How Keeping Edward Norton’s Hulk Around Would Have Made the MCU Worse
The Marvel Cinematic Universe of 2020 isn’t the same universe that premiered in 2008. Sure, the continuity and timeline of the universe remains mostly intact, but with every passing movie, the universe has taken on a new life.
With every subtle change, the universe has expanded its tone and reach. One of the most jarring changes, however, may have saved the universe as we know it. In 2008’s The Incredible Hulk, Ed Norton took on the iconic role. A dispute over his credit, however, may have saved the MCU forever.
Edward Norton’s Hulk
The Incredible Hulk might be the most forgotten part of the MCU, according to Screen Rant. Although it has been referenced several times by Bruce Banner and others, it doesn’t have the footprint on the universe that nearly every other movie had.
Just the second film in the MCU, The Incredible Hulk feels like a completely different take on the character who’s become a staple of the Marvel Universe.
Norton’s Bruce Banner was not the lighthearted character he is today. He was a man who was haunted by his demons by living life off of the grid before happenstance forced him to come out of hiding.
Norton’s Hulk was a relatively grounded take on a superhero genre that was not yet the box office draw that it is today. Furthermore, Norton’s interpretation was the start of a different direction than the character took.
The film was not a critical or financial failure. Still, as the Marvel Universe found its footing and realized what it could do with its ever-growing cast of characters, it’s hard to see the version of the Hulk from 2008 existing in Endgame and Thor: Ragnarok. Regardless, Norton’s departure from the role changed everything in the Marvel Universe for good.
Why did Ed Norton leave the MCU?
Norton is as well-known for his battles with producers as he is his outstanding performances. When people bring Norton on to play a role, they know that they bring on an actor who wants more creative control over the script and post-production than the average star.
Norton publicly fought with Marvel over the direction of The Incredible Hulk up until its release.
When it came time to cast the rest of The Avengers, Marvel decided to go in another direction instead of risking Norton’s antics on the set of an ensemble movie. They released a statement in 2010 confirming his departure, per the AV Club:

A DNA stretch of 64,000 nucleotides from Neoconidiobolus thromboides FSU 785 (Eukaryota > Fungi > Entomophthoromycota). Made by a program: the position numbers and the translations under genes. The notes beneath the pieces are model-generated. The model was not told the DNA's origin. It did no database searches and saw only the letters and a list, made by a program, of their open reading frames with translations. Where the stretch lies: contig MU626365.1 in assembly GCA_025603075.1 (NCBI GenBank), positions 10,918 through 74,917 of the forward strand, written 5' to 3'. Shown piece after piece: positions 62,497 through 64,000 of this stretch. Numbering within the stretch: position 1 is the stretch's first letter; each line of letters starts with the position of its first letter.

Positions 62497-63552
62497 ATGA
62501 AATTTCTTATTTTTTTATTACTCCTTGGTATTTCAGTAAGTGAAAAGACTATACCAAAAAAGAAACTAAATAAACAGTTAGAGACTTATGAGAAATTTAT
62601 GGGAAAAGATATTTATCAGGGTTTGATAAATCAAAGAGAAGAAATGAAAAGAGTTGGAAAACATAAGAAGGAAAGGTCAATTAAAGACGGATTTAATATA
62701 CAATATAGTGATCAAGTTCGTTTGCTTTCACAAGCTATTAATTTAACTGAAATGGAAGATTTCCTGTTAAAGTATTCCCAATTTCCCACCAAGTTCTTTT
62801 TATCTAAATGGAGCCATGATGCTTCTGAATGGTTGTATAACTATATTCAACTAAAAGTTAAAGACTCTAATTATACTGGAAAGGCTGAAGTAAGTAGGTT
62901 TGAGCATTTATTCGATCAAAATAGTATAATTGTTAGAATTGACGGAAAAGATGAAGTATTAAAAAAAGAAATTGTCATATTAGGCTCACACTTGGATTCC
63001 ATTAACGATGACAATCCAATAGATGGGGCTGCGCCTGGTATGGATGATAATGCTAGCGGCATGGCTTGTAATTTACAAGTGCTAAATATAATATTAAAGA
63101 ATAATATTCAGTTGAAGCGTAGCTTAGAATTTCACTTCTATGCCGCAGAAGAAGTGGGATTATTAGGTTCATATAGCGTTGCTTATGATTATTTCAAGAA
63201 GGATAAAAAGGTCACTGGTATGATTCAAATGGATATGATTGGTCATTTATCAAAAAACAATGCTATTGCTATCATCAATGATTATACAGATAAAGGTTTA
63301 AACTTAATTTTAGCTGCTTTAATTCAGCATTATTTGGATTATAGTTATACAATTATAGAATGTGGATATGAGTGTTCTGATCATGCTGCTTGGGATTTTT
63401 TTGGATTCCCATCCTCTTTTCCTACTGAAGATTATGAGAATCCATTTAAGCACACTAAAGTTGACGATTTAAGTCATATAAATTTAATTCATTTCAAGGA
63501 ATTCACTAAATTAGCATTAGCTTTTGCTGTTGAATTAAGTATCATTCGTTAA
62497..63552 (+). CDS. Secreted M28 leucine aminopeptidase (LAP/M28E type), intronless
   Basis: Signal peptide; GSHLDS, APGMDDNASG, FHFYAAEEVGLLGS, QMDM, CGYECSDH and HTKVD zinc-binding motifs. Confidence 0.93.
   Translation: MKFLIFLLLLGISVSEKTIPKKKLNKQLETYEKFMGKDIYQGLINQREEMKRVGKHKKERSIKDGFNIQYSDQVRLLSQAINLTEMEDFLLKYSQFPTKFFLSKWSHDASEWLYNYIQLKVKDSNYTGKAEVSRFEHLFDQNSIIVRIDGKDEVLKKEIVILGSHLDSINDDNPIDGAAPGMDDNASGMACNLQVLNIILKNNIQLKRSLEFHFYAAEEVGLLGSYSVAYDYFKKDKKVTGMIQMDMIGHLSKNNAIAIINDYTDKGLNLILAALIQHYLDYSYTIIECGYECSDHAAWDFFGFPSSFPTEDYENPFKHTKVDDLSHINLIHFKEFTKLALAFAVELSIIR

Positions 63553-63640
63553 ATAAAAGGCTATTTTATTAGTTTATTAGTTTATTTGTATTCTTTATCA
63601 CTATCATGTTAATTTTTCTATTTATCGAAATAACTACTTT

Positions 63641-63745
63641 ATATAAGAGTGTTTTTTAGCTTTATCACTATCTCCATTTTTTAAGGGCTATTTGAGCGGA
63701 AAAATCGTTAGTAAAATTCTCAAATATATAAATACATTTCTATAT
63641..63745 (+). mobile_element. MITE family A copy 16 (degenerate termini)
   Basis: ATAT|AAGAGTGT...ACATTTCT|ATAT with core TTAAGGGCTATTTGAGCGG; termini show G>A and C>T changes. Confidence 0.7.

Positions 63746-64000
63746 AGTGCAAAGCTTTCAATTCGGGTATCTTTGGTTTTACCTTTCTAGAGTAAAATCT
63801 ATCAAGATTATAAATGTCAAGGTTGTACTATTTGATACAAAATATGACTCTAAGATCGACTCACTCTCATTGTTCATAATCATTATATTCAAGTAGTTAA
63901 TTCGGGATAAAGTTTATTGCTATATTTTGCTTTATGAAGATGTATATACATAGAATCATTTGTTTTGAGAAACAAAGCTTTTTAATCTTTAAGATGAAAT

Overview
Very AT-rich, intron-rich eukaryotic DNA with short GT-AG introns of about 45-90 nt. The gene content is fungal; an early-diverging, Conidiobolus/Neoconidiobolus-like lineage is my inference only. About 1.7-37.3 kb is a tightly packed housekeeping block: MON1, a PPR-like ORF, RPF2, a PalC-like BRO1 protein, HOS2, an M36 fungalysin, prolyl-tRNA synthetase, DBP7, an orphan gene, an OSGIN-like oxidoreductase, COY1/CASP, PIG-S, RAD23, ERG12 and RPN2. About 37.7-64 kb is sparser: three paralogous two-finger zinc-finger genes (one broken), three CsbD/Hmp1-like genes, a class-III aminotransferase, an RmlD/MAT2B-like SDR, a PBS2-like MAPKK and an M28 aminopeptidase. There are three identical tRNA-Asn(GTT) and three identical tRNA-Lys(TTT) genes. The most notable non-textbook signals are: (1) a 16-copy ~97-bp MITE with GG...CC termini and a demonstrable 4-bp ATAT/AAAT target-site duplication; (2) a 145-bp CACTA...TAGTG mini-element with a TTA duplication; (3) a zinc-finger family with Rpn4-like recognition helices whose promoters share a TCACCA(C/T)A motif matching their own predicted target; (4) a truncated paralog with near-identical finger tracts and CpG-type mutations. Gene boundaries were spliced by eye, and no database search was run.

“We have made the decision to not bring Ed Norton back to portray the title role of Bruce Banner in the Avengers. Our decision is definitely not one based on monetary factors, but instead rooted in the need for an actor who embodies the creativity and collaborative spirit of our other talented cast members. The Avengers demands players who thrive working as part of an ensemble, as evidenced by Robert, Chris H, Chris E, Sam, Scarlett, and all of our talented casts. We are looking to announce a name actor who fulfills these requirements, and is passionate about the iconic role in the coming weeks.”
That role went to Mark Ruffalo, who has worn the stretchy pants since then and breathed new life into the character.
Did Mark Ruffalo save the MCU?
Ruffalo’s Banner has been a success. Although rights issues involving the Disney merger have prevented him from appearing in solo movies since 2008, Banner has played a part in five different movies since Ruffalo took over.
While the Banner of the first Avengers kept much of the baggage, Banner has become a damaged, but jovial staple of the MCU that Norton may have had a hard time filling.
Fans have speculated what would have been if Norton took the rains in the ensuing roles. From jokes about Ruffalo’s penchant for accidentally spoiling the MCU movies to where the character’s tone would have changed, sites like Reddit abound with speculation about what the MCU became versus what it could have been.
Whether somebody likes the recasting of Bruce Banner or hates it, Ruffalo took a character established in his own movie and added his twist to it. The result has helped define the series as a whole.
It also helps to paint just how the MCU has been forced to adjust to curveballs since the beginning days when its success was far from certain.